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School brands Ofsted judgment "unfair"
11:09am Friday 14th March 2014 in News
A primary school told by school inspectors it required improvement is fighting against the judgment.
Ofsted found Broadwas CE Primary School required improvement in all areas except the behaviour and safety of pupils.
However, the school said its 2013 results put it in the top eight primary schools in Worcestershire.
A formal complaint has been lodged with Ofsted, which had previously judged the school to be outstanding.
Headteacher, Mark Allen, said, ‘We are extremely disappointed with the judgment made by the inspector and feel the report presents a very unfair reflection of our school.
"We are, of course, aware there are areas for development in our school and we work hard to continually improve our practice.
"However, there are aspects of the inspection process and the report that are inaccurate and in conflict with Ofsted’s own guidance documents for its inspectors."
The report by inspector Sandra Hayes, after an inspection in February, said the children's achievement required improvement.
She felt higher ability pupils did not progress enough in maths and too few middle ability pupils did well enough in writing.
The Early Years Foundation stage was praised but the inspector said progress in Year 2 in 2013 was then too slow leading to below average attainment.
Disabled pupils and those with special educational needs made good progress and all pupils did well in reading.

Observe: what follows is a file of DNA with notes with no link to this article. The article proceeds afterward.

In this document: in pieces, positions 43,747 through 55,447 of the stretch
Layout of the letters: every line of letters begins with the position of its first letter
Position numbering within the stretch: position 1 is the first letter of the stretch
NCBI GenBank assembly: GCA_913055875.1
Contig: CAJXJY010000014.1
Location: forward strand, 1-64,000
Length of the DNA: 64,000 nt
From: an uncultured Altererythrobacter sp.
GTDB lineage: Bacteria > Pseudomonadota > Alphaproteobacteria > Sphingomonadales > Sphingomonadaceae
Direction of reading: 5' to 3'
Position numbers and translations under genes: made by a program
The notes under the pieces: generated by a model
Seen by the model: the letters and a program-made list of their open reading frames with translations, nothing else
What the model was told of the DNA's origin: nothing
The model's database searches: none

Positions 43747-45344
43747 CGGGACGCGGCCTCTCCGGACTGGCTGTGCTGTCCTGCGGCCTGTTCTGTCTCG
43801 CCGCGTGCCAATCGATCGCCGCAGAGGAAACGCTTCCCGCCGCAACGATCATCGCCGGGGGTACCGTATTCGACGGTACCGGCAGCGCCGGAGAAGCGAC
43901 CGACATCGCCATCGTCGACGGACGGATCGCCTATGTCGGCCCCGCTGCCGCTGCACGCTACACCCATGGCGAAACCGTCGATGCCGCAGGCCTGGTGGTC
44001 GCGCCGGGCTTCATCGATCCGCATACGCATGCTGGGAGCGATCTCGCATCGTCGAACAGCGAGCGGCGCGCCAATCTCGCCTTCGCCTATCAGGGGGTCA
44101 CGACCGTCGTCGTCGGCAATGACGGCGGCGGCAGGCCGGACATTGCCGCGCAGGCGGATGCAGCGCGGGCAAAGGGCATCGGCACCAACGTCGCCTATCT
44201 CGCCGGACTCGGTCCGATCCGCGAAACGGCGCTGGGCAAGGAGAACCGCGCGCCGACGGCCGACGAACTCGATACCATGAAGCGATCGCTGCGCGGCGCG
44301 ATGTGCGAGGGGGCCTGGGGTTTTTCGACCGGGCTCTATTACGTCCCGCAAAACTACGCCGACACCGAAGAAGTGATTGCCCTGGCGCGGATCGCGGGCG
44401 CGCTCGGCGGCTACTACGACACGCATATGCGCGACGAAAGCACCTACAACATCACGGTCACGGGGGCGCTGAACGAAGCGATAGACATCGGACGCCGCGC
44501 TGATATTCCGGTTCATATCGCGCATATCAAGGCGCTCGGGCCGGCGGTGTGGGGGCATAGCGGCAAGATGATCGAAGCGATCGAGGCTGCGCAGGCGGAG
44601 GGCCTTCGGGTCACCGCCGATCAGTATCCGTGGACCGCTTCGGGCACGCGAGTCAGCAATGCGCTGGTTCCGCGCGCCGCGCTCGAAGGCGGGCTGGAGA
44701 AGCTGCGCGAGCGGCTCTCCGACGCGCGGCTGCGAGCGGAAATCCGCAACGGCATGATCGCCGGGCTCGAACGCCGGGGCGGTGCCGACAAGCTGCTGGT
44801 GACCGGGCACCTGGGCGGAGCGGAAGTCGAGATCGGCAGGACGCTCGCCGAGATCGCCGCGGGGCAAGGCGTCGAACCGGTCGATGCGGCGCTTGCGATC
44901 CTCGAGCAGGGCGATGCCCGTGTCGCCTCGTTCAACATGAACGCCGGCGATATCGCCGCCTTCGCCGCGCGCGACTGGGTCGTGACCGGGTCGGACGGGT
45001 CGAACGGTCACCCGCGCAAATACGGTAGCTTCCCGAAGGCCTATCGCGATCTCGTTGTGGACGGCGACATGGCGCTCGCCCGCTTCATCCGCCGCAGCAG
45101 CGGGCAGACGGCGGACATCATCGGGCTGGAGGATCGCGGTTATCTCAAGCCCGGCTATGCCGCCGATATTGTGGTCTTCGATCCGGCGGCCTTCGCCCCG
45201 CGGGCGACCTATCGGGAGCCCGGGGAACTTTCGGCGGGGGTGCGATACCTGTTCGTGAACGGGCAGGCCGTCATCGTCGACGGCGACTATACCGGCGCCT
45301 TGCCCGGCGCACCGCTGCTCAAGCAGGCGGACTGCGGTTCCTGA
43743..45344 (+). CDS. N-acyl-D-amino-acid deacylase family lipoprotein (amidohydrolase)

The report said teaching required improvement in years 1 to 6 because teachers did not have high enough expectations of pupils especially in maths and writing.
The inspector felt the headteacher's judgment on the quality of teaching was too generous and based too much on lesson observation rather than the children's work.
She also said some teachers were given pay rises not linked to pupil achievements.
The children's behaviour was good and the school successfully promoted caring values.
Overall rates of attendance were above average.
The report said leadership required improvement because leaders, including governors, were not ambitious enough for pupils’ attainment.
It said headteacher Mark Allen had too many responsibilities leaving him unable to keep a close enough check on the quality of teaching in all classes.
However, staff were "overwhelmingly positive" about his leadership and parents valued the school.
In response, the school said its SATs results were above the county and national average.
Last year, all 15 Year 6 pupils achieved level 4 in reading and 93 per cent reached level 4 in writing and maths.
All children made at least two levels of progress between Key Stage 1 and 2 - a key government measure.
Caroline Smith, chairman of the governing body, said: "Governors feel that no account has been taken of the school’s many strengths and excellent achievements."
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